In This Article Expand or collapse the "in this article" section Green Atlantic: the Irish in the Atlantic World

  • Introduction
  • General Overviews
  • Primary Sources

Atlantic History Green Atlantic: the Irish in the Atlantic World
Elodie Peyrol-Kleiber
  • LAST REVIEWED: 26 February 2020
  • LAST MODIFIED: 26 February 2020
  • DOI: 10.1093/obo/9780199730414-0331


Does an Irish Atlantic exist? Indeed, forgetting Ireland when studying the Atlantic world was frequent as the island was easily integrated into English or British history. However, late studies have put forward not only the unavoidable presence of the Irish in the Atlantic world but also their agency, through commercial and ideological exchanges. Green being the color of the Irish, tinting the Atlantic Ocean green was self-evident, and it gave birth to the Green Atlantic. Among academic works, no one has defined this idiom. It is understood as the transatlantic circulation of Irish people, ideologies, and goods. We believe that the Green Atlantic stems from a comparison with the Black Atlantic. This idiom has become trendy these days, however, with publications and conferences using it. The least we can say is that the Green Atlantic was an unwanted Atlantic: whether it was the Irish indentured servants sent to the colonies or the Irish migrants flowing into America as a result of the Great Famine, the Irish were unwanted “others.” They were deemed unreliable and lazy, and they often were compared to the African slaves or the Native Americans as a savage people hard to civilize. Despite the discrimination they suffered as a result of both their religion and their origin, Irish people have left their mark on many aspects of Atlantic societies. Think of the Carrolls, the Kennedys, and most American families that can claim Irish ancestry with pride now.

General Overviews

David Gleeson has remarked that no general overview of the Green Atlantic exists. Rather, glimpses of different aspects of the Irish in the Atlantic are available. Even if Gleeson 2010 questions the notion of an Irish Atlantic, most works on the Irish diaspora essentially focus on America, since it was the destination of most Irish migrants, Nevertheless, conclusive studies of the Irish in other parts of the Atlantic, such as some chapters in Fanning 2000, study the Irish in other parts of the Atlantic world. Jackson 2014 provides an insight into both the history of Ireland itself and its links with the Atlantic world as part of the British Empire. Coogan 2000 treats within the Atlantic world such as Canada, Argentina, and Africa in examining why the Irish left and how they fared in far-flung places in the Green Atlantic. Both Canny 1988 and Ohlmeyer 1999 focus on Ireland not only as part of the British Empire as a mere extension of England, but also as England’s first colony, an important laboratory for imperial strategies as well as a reservoir for labor. Finally, Trew and Pierse 2018 studies the results of “The Gathering” operation. Even though it gives a modern insight on Irish immigration and settlement abroad (and not only in the Atlantic world), the editors ask questions that are problematic today but also relevant with regard to the past.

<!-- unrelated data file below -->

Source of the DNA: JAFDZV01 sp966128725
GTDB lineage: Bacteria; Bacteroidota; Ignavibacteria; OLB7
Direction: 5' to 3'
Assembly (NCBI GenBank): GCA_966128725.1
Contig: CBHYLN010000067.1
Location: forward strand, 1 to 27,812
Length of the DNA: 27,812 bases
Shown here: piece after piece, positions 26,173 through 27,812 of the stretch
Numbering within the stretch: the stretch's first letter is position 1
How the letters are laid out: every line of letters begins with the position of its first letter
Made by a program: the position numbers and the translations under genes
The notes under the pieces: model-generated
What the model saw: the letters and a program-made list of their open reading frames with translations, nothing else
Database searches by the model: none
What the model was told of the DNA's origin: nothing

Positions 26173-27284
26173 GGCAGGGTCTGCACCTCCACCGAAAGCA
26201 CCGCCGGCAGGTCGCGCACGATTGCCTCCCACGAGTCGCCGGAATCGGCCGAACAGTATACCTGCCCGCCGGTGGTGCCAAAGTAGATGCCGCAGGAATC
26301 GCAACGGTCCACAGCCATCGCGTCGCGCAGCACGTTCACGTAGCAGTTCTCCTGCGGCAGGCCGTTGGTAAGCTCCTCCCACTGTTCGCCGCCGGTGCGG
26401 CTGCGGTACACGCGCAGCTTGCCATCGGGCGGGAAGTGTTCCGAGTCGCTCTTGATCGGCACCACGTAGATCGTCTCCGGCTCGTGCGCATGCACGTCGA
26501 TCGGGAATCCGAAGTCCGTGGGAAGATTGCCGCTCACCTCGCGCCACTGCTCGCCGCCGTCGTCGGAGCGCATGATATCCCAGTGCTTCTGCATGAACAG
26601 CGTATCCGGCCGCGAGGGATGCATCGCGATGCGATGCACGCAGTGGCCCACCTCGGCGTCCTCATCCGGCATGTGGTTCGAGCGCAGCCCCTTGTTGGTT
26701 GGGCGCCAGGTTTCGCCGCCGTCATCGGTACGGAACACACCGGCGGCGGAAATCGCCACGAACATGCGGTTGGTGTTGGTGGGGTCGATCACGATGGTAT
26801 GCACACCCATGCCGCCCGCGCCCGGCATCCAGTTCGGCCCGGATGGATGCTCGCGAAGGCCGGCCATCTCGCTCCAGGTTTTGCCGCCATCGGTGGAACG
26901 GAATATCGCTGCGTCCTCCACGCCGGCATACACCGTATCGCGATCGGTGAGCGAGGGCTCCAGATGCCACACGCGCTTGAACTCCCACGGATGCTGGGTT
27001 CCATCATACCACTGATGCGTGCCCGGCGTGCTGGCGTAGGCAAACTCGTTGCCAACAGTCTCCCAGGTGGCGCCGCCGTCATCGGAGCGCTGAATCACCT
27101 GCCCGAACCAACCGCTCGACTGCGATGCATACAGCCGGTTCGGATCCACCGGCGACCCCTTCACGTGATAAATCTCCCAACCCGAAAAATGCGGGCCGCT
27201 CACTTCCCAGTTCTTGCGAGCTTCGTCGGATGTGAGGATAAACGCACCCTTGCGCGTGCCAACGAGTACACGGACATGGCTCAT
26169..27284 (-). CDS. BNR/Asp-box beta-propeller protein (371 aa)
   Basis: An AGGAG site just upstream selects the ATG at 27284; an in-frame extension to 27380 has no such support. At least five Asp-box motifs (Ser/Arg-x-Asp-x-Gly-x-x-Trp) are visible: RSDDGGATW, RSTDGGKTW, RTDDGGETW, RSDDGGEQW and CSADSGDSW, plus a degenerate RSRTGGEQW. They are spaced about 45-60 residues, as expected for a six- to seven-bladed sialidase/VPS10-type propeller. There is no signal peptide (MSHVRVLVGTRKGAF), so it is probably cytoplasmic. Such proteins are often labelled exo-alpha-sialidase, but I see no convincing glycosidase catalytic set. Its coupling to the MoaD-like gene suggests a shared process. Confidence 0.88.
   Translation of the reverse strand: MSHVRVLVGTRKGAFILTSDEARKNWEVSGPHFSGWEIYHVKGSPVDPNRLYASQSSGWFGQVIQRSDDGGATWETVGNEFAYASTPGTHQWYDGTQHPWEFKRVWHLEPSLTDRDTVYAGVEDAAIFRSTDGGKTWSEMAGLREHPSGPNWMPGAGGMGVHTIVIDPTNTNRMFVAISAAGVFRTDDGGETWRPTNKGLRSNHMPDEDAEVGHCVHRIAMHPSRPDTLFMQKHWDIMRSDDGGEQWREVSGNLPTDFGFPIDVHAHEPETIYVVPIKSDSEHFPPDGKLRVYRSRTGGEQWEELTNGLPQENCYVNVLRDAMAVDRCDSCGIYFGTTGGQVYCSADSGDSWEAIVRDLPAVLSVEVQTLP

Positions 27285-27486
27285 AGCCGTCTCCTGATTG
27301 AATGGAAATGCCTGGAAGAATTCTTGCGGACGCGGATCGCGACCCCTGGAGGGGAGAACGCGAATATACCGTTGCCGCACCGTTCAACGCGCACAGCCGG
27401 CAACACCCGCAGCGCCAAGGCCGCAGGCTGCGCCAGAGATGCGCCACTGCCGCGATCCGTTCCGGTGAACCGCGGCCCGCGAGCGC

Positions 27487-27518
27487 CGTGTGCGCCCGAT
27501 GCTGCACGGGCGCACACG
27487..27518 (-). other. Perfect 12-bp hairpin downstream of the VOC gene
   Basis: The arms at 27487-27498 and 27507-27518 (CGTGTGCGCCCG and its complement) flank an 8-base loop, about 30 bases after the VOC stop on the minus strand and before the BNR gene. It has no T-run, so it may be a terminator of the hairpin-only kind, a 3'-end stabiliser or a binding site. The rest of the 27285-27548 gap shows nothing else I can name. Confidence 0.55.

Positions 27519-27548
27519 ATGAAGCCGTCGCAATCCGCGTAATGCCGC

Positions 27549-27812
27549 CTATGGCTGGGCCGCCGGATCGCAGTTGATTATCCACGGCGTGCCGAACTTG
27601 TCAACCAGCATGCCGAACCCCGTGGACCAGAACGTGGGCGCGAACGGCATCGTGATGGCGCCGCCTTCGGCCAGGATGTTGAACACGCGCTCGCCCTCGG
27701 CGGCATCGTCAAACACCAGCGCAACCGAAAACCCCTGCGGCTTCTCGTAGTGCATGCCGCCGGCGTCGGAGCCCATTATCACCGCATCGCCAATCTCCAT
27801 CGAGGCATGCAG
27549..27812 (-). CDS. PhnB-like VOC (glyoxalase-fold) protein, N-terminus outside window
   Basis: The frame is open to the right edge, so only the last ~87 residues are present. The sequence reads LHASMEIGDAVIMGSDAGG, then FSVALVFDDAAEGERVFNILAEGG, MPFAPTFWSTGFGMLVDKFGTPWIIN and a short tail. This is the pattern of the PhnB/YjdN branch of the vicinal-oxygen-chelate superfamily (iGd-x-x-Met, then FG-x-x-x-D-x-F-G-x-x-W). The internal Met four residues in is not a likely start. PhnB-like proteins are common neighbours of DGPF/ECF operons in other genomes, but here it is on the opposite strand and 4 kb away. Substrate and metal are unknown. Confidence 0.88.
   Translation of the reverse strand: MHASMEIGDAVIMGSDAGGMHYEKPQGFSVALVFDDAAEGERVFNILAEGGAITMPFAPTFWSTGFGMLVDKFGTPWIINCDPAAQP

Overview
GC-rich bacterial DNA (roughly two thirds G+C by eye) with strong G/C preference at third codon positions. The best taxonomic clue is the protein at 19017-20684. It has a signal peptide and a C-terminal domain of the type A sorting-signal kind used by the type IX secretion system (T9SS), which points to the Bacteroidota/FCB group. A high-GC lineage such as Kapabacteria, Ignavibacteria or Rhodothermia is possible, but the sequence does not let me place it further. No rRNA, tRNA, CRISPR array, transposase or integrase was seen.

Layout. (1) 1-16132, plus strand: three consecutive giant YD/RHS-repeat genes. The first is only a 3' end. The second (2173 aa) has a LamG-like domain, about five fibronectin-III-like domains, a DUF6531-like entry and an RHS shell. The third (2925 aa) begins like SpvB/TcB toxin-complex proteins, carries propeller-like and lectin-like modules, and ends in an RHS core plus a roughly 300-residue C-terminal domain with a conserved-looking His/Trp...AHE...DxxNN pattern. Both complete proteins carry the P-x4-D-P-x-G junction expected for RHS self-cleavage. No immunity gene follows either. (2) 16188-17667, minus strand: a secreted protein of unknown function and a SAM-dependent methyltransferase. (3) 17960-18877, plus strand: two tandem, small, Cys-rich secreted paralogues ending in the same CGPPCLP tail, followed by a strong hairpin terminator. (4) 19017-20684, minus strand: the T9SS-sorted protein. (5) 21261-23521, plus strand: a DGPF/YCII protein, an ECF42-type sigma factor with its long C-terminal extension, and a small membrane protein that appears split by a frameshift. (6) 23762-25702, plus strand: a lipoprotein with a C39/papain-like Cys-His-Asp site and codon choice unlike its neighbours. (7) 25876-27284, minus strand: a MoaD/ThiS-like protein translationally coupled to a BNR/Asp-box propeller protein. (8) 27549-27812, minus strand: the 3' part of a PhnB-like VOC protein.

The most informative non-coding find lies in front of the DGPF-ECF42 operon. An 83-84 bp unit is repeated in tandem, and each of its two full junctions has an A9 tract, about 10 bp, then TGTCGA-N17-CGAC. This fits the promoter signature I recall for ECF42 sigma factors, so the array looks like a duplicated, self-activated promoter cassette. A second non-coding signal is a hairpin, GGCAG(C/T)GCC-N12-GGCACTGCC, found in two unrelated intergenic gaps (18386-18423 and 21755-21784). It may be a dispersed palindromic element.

• Canny, Nicholas. Kingdom and Colony: Ireland in the Atlantic World, 1560–1800. Baltimore: Johns Hopkins University Press, 1988.

    Nicholas Canny argues that Ireland in the 17th century should be considered as England’s first colony within the Atlantic world, and that its role as a laboratory was essential to the expansion of the English and later British Empire.

  • Coogan, Tim Pat. Wherever Green Is Worn: The Story of the Irish Diaspora. London: Hutchinson, 2000.

    This survey is organized according to geographical areas, which can lack coherence at times but helps to identify the different groups of Irish immigrants in parts of the world such as Asia or Australia and, what is of interest to us, the Caribbean, Argentina, Africa, and Canada, among others. His argument is that two main forces have driven the Irish abroad, namely “Mother England” and “Mother Church” (p. 9).

  • Fanning, Charles. New Perspectives on the Irish Diaspora. Carbondale: Southern Illinois University Press, 2000.

    This collective volume focuses on the Irish in America, putting forward the diversity of experiences leading to forging an Irish identity abroad. See especially Part 2, “New Perspectives on Pre-famine Immigration,” and Part 3, “New Sources for Diaspora Studies.”

  • Gleeson, David T., ed. The Irish in the Atlantic World. Columbia: University of South Carolina Press, 2010.

    In this edited volume, David Gleeson questions the relevance of an Irish Atlantic, along with other scholars who focus mainly on the 18th to 20th centuries. Themes include Irish copper mining, the “idea of America,” and the links between slavery and Irish nationalism.

  • Jackson, Alvin. The Oxford Handbook of Modern Irish History. Oxford: Oxford University Press, 2014.

    DOI: 10.1093/oxfordhb/9780199549344.001.0001

    Several chapters are interesting in providing a general overview. While Part 3 deals with the chronology of events, Part 1 focuses on central themes, including the impacts made by the Irish had on the Atlantic world.

  • Ohlmeyer, Jane. “Seventeenth-Century Ireland and the New British and Atlantic Histories.” The American Historical Review 104.2 (April 1999): 446–462.

    DOI: 10.2307/2650374

    For Jane Ohlmeyer, the “New British History” should definitely include Ireland in the history of the early modern Atlantic world.

  • Trew, Johanne Devlin, and Michael Pierse. Rethinking the Irish Diaspora: After the Gathering. London: Palgrave Macmillan, 2018.

    DOI: 10.1007/978-3-319-40784-5

    This work questions the notions of identity, Irishness, diaspora, and exchanges, among others, in a contemporary context but with links made with the past.

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